In each study, data were analyzed by both 2- and 1-way analysis of variance (ANOVA) using Sigma Stat® software (Chicago, Ill., USA). For 2-way ANOVA, the main effects of sex and treatment, as well as their interactions, were determined. One-way ANOVA followed by the Holm-Sidak multiple comparisons test was used to determine differences between single groups when more than 2 groups were represented. To determine the effect of aging (within each sex) on the response to Ang II, data were first normalized to their sex- and age-respective controls. The deltas for each sex in response to Ang II were calculated for young and old mice separately. These deltas were compared by unpaired t test. p < 0.05 was considered significant for all analyses.
Ang II infusion did not affect body weight, kidney weight, or food intake (data not shown). However, there were some differences in response to the Ang II with regard to BP and natriuretic responses to BNZ and HCTZ (table (table1).1). Baseline diastolic BP was not different due to age or sex; however, baseline systolic BP was significantly higher in the old mice. With Ang II infusion, female mice had a blunted rise in both systolic and diastolic BP. Age, on the other hand, resulted in a strong trend (p = 0.06) for increased Ang II BP rise. Ang II led to a mean rise in diastolic BP of 33 ± 6, 21 ± 4, 45 ± 4, and 31 ± 4 mm Hg for young males, young females, old males, and old females, respectively (p = 0.028 for sex and 0.06 for age).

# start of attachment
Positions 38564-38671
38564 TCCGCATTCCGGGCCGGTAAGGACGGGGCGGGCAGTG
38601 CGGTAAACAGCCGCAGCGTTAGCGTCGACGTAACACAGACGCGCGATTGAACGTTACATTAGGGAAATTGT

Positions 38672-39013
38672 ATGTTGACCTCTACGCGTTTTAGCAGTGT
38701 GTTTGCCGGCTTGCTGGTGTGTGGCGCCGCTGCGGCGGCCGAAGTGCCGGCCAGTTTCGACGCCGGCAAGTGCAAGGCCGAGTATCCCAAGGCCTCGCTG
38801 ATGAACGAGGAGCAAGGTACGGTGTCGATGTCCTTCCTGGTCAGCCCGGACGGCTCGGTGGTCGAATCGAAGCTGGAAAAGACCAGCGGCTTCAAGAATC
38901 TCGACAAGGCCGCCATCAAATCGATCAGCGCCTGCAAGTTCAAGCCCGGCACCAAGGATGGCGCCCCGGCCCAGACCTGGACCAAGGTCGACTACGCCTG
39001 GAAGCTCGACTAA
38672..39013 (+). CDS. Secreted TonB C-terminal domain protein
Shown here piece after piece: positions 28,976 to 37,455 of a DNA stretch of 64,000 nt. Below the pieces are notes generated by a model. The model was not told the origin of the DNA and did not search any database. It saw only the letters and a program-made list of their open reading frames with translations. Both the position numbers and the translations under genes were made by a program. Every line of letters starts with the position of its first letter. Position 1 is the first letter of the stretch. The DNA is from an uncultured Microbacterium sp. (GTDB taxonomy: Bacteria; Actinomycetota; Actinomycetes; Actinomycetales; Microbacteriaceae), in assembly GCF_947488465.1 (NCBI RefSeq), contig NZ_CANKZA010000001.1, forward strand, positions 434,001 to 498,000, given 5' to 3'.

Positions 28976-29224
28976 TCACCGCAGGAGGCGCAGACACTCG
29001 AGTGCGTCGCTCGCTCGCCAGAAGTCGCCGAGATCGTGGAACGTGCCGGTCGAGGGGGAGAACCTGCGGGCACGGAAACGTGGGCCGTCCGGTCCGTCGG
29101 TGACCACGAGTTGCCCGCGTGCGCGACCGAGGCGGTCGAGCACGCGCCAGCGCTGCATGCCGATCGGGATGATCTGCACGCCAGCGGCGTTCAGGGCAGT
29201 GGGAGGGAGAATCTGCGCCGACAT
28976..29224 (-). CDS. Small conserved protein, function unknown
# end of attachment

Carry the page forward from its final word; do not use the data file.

As an estimate of in vivo activity of ENaC and NCC, respectively, we measured the natriuretic response to BNZ and HCTZ. In the untreated (baseline) state, natriuretic responses to BNZ and HCTZ were lower in old mice (table (table1)1) and not significantly different due to sex (although in all 4 tests the trend in young males was higher than in young females). Ang II infusion did not affect natriuretic response to BNZ in any group of mice, but increased the HCTZ response selectively in the old mice, so that it was no longer significantly lower than in young mice. In old female mice, Ang II infusion increased natriuretic response to HCTZ by 98%.